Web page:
Duly Noted


October 27, 2011

Gina Jamison, sister of Alison Jacobson, came to Haines last week from Snohomish, Wash., to watch nieces Anna and Libby Jacobson at their last home volleyball games of the season. Gina, whose own daughters played high school volleyball, was impressed with the team’s skill. Alison and son Ketch are back from a trip to their farm near Fort Benton, Mont., where Ketch bagged his first mule deer. He was hunting with Alison and dad Glen, when they spotted the buck at first light. Ketch dropped the deer from 400 yards with one shot. The five-point buck was the biggest Alison has seen on their land, and she said it was an exhilarating experience. "It was so cool to be there with him. I’m really proud." Glen will return with the processed meat soon, including salami Ketch requested for his lunchbox.

Patty Campbell had a full house over the weekend. Her son Cole Glackin; his wife Catherine Glackin; and their five children; Kala Northcut-Cox, Erica Cox, Jazmine Jeffres Glackin, Alexander Glackin and Autumn Glackin are relocating from Fort Richardson to Fort Benning, Ga. Cole was an Army recruiter in Anchorage and Catherine is a dental hygienist and a member of the National Guard. Catherine’s mother, Pam Northcut, traveled from Juneau to spend time with the family in Haines. Catherine’s friend Angie Binkley also traveled up from Juneau, and brought her four-year-old granddaughter, Catherine’s goddaughter, Cheyenne Herline. Patty lead a crew of 11 hikers and four dogs on the Battery Point trail Sunday. They also swam in the pool, played at Tlingit Park, visited the American Bald Eagle Foundation and drove up the highway to view eagles.

Pam Randles is healing from full knee replacement surgery she underwent in Juneau earlier this month. Her granddaughter, Gina Randles, flew down from Talkeetna to help out following the surgery, and spent a week here with Pam. Gina is living in Talkeetna and recently organized a book festival attended by Alaska authors. Pam has been taking it easy during her healing but has enjoyed visiting with Michael Vaughn, a friend she met in Talkeetna in the 1970s. Pam is impressed with how many pieces of recycled equipment she’s been able to use during her recovery. The walker she used first belonged to Bill Aronson and was passed on to Nicole Studley. When she was ready, Pam passed it to Tim Maust, who is undergoing the same surgery. The Elks Lodge and SAIL, Southeast Alaska Independent Living, both will take used medical devices in good condition and pass them along to those who need them. Pam’s looking forward to seeing daughter Amanda Randles, who is coming to Haines with the Denali Drama Troupe next week for the Lynn Canal Community Players improvisation workshop. It’s not too late to sign up for the workshop, which will culminate in a performance Saturday, Nov. 5 at the Chilkat Center. Call Annette Smith at 766-2708 for information.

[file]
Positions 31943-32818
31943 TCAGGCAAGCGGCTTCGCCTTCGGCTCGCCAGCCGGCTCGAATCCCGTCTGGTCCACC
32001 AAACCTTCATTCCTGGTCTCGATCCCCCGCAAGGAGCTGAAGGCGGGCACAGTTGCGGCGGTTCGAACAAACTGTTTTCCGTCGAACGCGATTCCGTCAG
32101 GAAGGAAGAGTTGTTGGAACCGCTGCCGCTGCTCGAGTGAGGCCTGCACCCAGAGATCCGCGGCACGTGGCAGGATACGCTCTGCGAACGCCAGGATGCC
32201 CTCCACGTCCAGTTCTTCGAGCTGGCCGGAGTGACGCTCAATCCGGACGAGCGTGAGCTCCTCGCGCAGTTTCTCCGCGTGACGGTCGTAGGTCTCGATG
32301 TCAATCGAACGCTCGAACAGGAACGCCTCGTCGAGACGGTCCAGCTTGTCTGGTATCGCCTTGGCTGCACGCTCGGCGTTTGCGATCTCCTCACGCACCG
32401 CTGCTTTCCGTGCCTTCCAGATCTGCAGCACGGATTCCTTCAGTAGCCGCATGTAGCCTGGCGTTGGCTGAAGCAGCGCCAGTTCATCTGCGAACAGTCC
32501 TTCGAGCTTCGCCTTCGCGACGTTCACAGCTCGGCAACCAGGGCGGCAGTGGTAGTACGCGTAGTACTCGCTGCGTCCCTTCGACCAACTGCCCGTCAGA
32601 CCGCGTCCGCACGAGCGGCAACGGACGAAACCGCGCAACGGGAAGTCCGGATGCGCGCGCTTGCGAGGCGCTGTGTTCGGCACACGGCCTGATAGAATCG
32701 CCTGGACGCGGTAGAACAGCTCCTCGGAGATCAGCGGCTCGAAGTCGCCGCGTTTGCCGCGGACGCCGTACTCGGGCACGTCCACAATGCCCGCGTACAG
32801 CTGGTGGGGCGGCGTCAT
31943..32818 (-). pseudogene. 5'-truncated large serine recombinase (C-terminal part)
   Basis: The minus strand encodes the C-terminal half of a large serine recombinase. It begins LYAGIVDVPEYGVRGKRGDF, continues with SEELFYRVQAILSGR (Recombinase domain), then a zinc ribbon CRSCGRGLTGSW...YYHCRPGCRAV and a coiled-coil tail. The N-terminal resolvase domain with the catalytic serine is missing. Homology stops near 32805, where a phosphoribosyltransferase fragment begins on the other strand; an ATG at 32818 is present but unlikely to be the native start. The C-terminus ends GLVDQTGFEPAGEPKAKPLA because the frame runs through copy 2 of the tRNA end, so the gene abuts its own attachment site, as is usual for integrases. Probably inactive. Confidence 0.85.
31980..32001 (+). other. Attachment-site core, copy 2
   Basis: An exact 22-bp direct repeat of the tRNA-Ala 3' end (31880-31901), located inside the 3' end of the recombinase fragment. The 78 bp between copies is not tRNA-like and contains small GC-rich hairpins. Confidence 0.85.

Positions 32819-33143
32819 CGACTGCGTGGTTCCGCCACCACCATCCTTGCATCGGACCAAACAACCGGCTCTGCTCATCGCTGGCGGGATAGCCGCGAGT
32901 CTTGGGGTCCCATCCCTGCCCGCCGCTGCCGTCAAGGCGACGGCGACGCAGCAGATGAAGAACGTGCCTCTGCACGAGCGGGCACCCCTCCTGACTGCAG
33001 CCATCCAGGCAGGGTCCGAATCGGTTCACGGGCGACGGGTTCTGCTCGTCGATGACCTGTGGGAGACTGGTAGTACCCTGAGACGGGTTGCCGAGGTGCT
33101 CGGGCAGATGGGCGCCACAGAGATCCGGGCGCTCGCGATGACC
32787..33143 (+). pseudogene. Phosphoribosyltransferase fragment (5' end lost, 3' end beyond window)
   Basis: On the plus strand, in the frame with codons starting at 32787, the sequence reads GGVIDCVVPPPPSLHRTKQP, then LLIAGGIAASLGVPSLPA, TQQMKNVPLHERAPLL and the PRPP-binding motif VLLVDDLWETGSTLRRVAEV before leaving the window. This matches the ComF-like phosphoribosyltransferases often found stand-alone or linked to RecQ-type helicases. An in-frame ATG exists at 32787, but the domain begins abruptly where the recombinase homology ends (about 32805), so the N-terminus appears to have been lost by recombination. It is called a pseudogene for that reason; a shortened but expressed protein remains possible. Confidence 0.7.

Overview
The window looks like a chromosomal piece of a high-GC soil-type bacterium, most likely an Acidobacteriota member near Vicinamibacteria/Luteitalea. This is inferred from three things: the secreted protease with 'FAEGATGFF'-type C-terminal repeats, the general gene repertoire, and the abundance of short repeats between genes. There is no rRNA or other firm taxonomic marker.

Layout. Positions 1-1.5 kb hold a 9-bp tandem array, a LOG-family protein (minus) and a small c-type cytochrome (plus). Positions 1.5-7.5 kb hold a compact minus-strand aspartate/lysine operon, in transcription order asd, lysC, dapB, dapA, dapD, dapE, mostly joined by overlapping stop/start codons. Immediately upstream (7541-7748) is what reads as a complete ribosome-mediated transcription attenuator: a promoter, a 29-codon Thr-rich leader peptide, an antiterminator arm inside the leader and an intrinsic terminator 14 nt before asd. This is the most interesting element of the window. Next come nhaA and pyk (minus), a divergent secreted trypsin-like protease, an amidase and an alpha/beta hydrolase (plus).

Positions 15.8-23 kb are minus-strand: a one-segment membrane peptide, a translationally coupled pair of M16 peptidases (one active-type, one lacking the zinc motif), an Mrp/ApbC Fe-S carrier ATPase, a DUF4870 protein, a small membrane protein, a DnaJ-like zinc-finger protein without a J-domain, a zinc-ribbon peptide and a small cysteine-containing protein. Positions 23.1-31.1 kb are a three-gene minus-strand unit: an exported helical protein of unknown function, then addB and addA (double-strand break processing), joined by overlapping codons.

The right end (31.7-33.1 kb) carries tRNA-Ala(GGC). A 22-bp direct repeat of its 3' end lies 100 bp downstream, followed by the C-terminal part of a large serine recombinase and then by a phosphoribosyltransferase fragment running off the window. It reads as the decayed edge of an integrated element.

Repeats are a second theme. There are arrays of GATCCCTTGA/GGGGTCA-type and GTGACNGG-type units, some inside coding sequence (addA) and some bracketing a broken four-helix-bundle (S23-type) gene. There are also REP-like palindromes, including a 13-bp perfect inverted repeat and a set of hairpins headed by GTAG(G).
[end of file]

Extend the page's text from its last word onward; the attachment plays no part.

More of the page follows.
The third issue of Glacial Misbehavior, Debi Knight Kennedy’s self-published zine, is available around Haines. The Fall 2011 issue has branched out to include a short story from Beverly Schupp. Debi accepts submissions on a rolling basis and is hosting an "unruly contest" for writers. The chosen entry will receive a secret prize. Pieces shouldn’t exceed 500 words but as Debi will tell you, "there are no real rules." The current issue includes the third installment of Debi’s memoir, "Finding My Way Home," as well as a tribute to her dog Shorty, who died this past summer.

Monday, Oct. 31 is the last day to submit a proposal to the Sheldon Museum for their 2012 six-week Spotlight Series. Call Jerrie Clarke at 766-2366 for more information.

Artist and craftsman Rob Goldberg is fashioning guitar and cello tops from two old-growth Sitka Spruce trees he bought from Stuart DeWitt. The smaller of the two trees measures 40 inches in diameter and was 400 years old. The larger log measures 48 inches in diameter and about 490 years old. Old growth Sitka spruce are highly valued as "music wood" due to the tightness of its grain and the long fibers in the wood which give the finished pieces a superior vibrating quality. Rob has kept his eye out in Haines for suitable instrument-quality logs for 25 years, but these are the first two he has found that were just right. Rob cut the logs into two-foot-long rounds for guitar tops and four-foot long rounds for cello tops before carefully hand-splitting the rounds. Rob is working on his first instrument from the local logs, a cello for Beth MacCready.


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